There is little evidence of Llyn Fawr period artefacts in South Yorkshire circa. 800–700 BC (O’Connor 2007). A decorated coper-alloy Sompting-type socketed axe (PAS 52EFB233001BD4; SYAS HER 599169), and a copper-alloy ‘swan’s neck type’ ring-headed pin (PAS 4E14515C00134B; SYAS HER 452337) recorded by the Portable Antiquities Scheme (PAS) may represent the earliest known Iron Age metal items. Sompting-type axes are broadly dated to 800–600 BC (Boughton 2015; Burgess 1971), whilst swan’s neck ring-headed pins are usually attributed to the Hallstatt C phase of the Iron Age or 700–400 BC (Becker 2008; Dunning 1934). The pin was originally identified as a late Iron Age or Romano-British end-looped cosmetic pestle. A fragment of gold bracelet or ingot was found with a metal detector at Sutton Common on the excavation project in 2003, in trench backfill (DCMS 2003: fig. 26; Hill 2007: 160-1). It is not closely dateable but was probably older than 200–100 BC. It may have been originally deposited near the western side of the main enclosure, close to some putative mortuary enclosures, and possibly associated with them.
Most of the few Iron Age-style metal objects recorded in South Yorkshire date to the later Iron Age or early Romano-British period – the 2nd century BC to the 1st century AD. A bronze sword or dagger chape found near Sprotbrough (still not fully described and published) and a decorated copper-alloy torc from Dinnington were all chance or metal-detecting finds (Beswick et al. 1990; Buckland 1986: 6). The torc is probably of later 1st or even early 2nd century AD date. It was found c. 140m away from a small subrectangular earthwork enclosure, and the find spot on a south-east facing slope was relatively unremarkable; although there was a predilection for the deposition of coin hoards on eastern and south-eastern slopes during the Iron Age and Roman periods (Bland et al. forthcoming). The possible significance of the Magnesian Limestone area for metalwork deposition is examined below. Found in six separate sections, the torc is of unique construction, but its decoration has affinities with other beaded torcs found in northern England (Beswick et al. 1990: 24-5), whilst its fastening is like examples in south-western England and Wales.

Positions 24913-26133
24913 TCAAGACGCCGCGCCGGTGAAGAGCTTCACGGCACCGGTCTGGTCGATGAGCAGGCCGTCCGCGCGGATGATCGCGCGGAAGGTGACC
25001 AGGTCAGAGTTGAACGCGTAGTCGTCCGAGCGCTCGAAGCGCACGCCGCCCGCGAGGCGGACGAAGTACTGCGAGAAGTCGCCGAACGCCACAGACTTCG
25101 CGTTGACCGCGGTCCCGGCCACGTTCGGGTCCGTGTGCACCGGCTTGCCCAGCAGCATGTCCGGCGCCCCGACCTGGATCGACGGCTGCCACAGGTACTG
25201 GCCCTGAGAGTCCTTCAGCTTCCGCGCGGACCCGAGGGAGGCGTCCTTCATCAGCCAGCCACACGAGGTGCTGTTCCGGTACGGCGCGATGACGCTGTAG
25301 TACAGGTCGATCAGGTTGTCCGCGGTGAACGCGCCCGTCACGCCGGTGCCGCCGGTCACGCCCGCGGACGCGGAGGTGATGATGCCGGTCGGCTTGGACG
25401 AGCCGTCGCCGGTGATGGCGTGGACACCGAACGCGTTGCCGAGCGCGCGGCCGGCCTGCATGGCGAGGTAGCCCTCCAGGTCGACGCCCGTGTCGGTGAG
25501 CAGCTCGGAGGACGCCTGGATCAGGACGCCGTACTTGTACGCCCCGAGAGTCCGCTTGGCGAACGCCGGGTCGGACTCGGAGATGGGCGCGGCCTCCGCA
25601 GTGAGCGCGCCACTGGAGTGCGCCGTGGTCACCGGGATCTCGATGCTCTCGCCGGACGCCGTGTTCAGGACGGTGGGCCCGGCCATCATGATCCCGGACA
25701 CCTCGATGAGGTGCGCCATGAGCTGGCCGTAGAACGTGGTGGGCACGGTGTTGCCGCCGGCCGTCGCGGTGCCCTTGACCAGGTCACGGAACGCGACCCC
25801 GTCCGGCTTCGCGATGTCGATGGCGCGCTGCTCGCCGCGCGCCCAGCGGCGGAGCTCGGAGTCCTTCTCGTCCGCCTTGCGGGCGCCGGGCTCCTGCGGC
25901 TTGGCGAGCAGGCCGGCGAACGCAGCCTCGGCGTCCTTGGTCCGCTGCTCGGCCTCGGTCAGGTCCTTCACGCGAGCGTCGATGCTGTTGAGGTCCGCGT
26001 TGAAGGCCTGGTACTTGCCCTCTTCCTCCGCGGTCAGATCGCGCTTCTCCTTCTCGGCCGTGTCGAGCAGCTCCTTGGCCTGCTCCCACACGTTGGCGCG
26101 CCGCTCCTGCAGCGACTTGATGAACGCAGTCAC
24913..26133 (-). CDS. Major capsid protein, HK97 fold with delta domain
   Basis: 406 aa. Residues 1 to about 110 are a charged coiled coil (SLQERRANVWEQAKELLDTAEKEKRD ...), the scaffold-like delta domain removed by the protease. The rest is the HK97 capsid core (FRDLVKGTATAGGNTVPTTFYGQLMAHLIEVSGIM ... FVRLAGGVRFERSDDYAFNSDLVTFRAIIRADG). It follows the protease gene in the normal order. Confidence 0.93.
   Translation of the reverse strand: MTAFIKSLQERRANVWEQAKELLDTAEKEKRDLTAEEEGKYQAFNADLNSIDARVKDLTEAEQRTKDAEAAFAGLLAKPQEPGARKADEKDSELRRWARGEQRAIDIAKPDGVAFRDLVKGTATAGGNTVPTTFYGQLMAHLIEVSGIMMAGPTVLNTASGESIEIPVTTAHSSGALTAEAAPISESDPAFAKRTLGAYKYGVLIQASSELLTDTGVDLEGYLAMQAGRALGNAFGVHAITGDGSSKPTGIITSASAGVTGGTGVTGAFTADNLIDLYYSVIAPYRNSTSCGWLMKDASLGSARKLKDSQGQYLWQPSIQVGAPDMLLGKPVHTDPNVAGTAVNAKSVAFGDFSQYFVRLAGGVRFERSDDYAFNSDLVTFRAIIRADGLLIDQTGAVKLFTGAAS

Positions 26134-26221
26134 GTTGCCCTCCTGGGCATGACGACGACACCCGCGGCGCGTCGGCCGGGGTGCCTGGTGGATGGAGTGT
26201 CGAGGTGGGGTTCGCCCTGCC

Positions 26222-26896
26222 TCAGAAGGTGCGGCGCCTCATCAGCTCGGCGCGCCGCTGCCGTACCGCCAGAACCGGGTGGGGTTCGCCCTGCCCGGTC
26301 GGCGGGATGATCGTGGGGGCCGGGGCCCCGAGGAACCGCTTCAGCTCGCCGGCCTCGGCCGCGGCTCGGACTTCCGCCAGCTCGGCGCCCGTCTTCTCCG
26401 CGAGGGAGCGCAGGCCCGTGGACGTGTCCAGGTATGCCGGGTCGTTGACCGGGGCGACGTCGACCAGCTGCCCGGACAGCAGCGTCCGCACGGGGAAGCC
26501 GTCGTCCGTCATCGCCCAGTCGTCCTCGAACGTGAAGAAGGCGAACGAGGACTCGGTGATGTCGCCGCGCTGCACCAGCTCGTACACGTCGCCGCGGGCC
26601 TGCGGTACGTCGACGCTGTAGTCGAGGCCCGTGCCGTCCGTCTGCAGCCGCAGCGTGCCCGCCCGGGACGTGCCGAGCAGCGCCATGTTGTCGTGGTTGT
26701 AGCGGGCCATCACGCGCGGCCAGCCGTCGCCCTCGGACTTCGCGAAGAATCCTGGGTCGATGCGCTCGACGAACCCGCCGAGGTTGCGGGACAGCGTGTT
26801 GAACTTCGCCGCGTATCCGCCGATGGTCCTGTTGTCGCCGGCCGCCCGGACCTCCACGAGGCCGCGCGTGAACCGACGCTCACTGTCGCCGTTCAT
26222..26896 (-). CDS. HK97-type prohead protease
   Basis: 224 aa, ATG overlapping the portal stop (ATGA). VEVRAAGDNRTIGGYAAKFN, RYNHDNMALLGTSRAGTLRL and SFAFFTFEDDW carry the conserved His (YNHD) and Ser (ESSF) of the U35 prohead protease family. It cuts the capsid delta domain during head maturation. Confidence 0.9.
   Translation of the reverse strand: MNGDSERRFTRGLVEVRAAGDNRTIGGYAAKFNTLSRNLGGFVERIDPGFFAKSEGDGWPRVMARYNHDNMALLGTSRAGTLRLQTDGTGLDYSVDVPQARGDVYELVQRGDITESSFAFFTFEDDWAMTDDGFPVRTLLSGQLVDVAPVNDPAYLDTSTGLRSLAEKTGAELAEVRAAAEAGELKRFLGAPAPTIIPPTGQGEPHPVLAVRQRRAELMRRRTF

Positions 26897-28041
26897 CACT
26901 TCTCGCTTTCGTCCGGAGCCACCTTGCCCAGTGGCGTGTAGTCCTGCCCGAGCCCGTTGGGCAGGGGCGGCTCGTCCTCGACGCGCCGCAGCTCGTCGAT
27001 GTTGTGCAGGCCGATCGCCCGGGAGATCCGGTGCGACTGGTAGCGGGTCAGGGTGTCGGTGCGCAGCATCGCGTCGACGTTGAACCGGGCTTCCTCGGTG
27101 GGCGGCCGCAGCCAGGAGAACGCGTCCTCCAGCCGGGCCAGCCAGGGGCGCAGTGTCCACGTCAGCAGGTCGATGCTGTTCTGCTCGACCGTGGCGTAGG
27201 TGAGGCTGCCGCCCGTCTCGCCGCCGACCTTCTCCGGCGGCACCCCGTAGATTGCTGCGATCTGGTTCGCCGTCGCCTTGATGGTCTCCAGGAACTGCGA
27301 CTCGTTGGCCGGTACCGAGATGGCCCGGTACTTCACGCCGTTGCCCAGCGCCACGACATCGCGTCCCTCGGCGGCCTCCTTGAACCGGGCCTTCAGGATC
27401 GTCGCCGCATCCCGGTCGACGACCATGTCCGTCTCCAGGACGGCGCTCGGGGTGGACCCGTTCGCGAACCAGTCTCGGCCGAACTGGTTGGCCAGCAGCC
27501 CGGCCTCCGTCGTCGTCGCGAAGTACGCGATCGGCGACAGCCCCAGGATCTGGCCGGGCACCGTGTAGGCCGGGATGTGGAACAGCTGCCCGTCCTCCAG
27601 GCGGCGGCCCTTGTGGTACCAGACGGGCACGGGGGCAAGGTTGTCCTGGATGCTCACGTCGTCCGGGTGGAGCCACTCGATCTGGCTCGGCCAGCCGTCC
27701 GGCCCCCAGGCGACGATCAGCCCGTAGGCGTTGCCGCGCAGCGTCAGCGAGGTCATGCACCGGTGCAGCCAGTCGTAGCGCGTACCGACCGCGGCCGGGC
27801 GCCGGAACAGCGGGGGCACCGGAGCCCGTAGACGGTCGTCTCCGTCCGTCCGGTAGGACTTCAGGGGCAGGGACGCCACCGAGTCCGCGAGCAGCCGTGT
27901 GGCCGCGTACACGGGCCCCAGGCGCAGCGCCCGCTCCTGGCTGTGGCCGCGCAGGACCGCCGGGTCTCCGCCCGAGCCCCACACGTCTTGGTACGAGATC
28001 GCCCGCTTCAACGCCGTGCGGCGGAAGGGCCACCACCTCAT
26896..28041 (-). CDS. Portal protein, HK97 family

A copper-alloy tankard handle, an enamelled linch-pin, a horse harness toggle and terret ring were metal detecting finds from Rossington Bridge (O’Connor 2001: 91), and there have been metal detector finds of some brooches, harness fittings, and fasteners. A small cylindrical copper-alloy bead was found in a ditch fill outside the northern entrance of the enclosure at High Street, Shafton (Burgess 2001a), and two lead spindle whorls were recovered from Redhouse Farm, Adwick-le-Street (Upson Smith 2002: 24). At the subcircular enclosure at Marr Moor, in an otherwise finds-free ditch on the south-eastern side of the enclosure there was a complete, fresh-looking pennanular brooch of late Iron Age or early Romano-British date (C. Merrony pers. comm.). A headstud brooch of later 1st century date was excavated at Enclosure 8 at Redhouse Farm, Adwick-le-Street (Upson-Smith 2006: 8-9, plate 5), and the southern ditch of Enclosure E1 produced a copper-alloy Romano-British brooch from the fill of a recut (Meadows and Chapman 2004: 4). A trumpet brooch of later 1st century date was found at Billingley Drive, Thurnscoe (Cowgill 2004a: 49, fig. 27).
Brooches may have played important roles in projecting aspects of people’s identities, perhaps reflecting changing social ideas of the body, personhood and community during the Iron Age and Romano-British periods (Eckardt 2005, Farley 2012; Giles 2008; Hill 1997; Hunter 2007; Jundi and Hill 1998; Taylor 2013). In north-eastern England they were comparatively rare during much of the Iron Age, but their use became more common during the 1st and 2nd centuries AD, especially at vici, villas and roadside settlements (Brindle 2018: 28). Group C brooches (e.g. Nauheim Derivatives, Colchester and Colchester derivatives, headstud) were the most numerous (Mackreth 2011), with penannular and plate brooches also being well represented. A disc brooch with repoussé triskele design found at Rossington Bridge Pumping Station probably dated to the mid-1st century AD (Lloyd Morgan 2001: 18).